Quote of the day—Matthew Piepenburg

By 1997, I had graduated from a steady, iconic and expensive list of higher educational institutions which emphasized critical thinking, objective data, historical context and basic math.

But had I told a single professor back then that one day we’d see the simultaneous occurrence of Treasury Yields at 1.35%, and an “official” YoY CPI (inflation) growth rate of 5.4%, and an S&P reaching all-time highs above 4000, despite negative annual GDP rates, and consumer sentiment tanking, it’s likely they’d ask me to return my diplomas.


Because everything I (and all the rest of us) had been taught long ago was that rising risk assets reflect healthy economic growth, vigorous natural demand and a robust confidence in continued productivity and hence free-market price discovery.

That, at least, was the “reality” that nine years of secondary (post high-school) education gave me before I began my first toe-dip into the public exchanges (i.e., asset bubbles) of 1999.

Nothing I learned in school was “real” and nothing about our current moment in time has even the slightest resemblance to anything remotely characterized as natural, free-market or fair-price-driven.

Nothing. Not even close.

Matthew Piepenburg
September 14, 2021
Nothing is Real: A Visual Journey Through Market Absurdity
[Emphasis in the original.

We live in interesting times.

Prepare appropriately.—Joe]


5 thoughts on “Quote of the day—Matthew Piepenburg

  1. Yes. Macro-econ models are all wrong both ways. That is, all of the different mainstream models of macro are wrong, and each of them are wrong in virtually all details. Steven Keen is one of the few who may be mostly right, but he’s mostly ignored by the MSM and the business media.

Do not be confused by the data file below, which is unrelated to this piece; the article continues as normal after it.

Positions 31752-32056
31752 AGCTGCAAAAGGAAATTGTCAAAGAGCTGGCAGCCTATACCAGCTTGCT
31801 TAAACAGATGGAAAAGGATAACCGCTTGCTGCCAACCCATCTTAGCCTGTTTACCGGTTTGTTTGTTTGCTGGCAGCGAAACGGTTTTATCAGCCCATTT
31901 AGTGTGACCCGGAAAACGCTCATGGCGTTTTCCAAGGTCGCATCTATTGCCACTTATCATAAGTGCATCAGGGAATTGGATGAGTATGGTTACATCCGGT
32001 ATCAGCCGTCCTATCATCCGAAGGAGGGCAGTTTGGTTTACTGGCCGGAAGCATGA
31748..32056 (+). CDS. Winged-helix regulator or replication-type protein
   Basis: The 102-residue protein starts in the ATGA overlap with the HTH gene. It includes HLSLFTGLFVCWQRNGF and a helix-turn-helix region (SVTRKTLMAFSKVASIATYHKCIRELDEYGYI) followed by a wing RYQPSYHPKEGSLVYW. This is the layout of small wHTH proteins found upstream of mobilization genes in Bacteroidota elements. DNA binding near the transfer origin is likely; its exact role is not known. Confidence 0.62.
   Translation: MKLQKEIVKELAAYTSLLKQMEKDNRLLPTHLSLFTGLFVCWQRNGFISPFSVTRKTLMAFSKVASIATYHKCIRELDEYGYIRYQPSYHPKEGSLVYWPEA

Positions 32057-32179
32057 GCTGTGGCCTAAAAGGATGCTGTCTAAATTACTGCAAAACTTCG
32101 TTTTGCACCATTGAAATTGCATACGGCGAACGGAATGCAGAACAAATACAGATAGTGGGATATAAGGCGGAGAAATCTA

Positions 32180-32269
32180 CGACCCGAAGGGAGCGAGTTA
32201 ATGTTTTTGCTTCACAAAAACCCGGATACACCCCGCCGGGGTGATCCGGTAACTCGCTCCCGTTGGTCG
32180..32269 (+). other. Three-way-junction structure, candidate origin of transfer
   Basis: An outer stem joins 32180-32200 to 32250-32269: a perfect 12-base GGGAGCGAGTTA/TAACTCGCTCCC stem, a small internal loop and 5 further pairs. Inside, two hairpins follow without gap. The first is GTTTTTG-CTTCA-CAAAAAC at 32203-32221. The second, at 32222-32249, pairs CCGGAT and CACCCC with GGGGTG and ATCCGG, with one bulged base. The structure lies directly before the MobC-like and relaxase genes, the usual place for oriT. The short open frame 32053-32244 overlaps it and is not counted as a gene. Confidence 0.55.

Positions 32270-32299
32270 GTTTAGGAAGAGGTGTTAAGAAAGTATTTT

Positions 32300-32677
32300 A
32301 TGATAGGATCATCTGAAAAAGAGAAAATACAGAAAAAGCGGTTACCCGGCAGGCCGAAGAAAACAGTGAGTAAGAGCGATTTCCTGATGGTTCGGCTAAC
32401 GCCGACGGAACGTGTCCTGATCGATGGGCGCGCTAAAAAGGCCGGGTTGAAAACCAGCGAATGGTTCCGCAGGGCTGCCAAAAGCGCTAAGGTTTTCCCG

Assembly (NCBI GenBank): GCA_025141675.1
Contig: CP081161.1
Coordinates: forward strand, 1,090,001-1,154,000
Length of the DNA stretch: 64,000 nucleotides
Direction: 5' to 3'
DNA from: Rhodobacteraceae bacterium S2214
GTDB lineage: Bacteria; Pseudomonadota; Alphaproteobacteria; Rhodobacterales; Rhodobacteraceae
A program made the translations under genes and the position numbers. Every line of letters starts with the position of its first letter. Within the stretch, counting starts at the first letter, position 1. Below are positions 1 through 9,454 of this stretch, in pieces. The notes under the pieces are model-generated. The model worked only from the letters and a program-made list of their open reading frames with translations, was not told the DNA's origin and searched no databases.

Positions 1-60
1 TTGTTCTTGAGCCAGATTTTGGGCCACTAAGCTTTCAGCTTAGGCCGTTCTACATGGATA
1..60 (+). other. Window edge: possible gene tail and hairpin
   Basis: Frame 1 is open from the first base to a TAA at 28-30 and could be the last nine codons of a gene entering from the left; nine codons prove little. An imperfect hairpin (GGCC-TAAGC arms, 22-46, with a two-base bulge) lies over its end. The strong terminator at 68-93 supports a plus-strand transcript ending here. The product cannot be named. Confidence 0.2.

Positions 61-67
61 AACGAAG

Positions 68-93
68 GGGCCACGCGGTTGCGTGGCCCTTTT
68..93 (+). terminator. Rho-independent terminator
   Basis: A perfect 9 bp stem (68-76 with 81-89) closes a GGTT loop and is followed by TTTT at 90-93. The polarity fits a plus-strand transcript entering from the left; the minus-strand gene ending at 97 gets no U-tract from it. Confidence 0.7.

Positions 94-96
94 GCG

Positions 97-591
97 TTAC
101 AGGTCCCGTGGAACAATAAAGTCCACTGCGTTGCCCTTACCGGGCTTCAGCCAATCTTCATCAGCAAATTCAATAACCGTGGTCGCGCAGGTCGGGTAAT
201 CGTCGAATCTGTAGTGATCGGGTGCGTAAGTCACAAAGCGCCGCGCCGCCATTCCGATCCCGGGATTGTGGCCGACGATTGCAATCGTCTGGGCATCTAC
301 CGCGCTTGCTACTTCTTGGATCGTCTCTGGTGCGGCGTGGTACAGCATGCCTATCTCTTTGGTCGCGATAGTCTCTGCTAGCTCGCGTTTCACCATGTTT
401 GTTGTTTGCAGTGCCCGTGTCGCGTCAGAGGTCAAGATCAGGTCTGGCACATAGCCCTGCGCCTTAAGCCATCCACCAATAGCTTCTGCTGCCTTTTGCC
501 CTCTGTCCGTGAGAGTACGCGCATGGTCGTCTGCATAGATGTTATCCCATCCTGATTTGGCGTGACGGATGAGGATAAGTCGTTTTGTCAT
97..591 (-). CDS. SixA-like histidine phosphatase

Much of their total wrongness stems from Keynes, whose theories though inaccurate were useful to the recently formed central bankers of The Fed.

  2. When was the last time one heard the truth from big government? About anything?
    And were surprised that the big business end would be any different? Or the big media?
    They’ve moved themselves to the point that they no longer need us. So why keep us around?
    People think slavery was bad. Were all about to find out what it’s like to be Irish in the potato famine. Go watch the movie, Black ’47. Fiction, But a good portrayal what it’s like to be starved to death by overlords that see you as a net drain on their purse. And no longer care if you live.
    The economics model used today is and always has been a racket. Just a controlled one to keep up appearances. They obviously no longer feel the need to do that.
    Why would they kill us, were their workforce? Being the famous last words I believe.

  3. We all knew this well beforehand, but I think the key line in the piece is “…when the truth is a threat, feed the masses fear, anger and lies instead….”
    It’s pretty obvious that’s where we are now…..

  4. “Nothing I learned in school was ‘real’ and nothing about our current moment in time has even the slightest resemblance to anything remotely characterized as natural, free-market or fair-price-driven.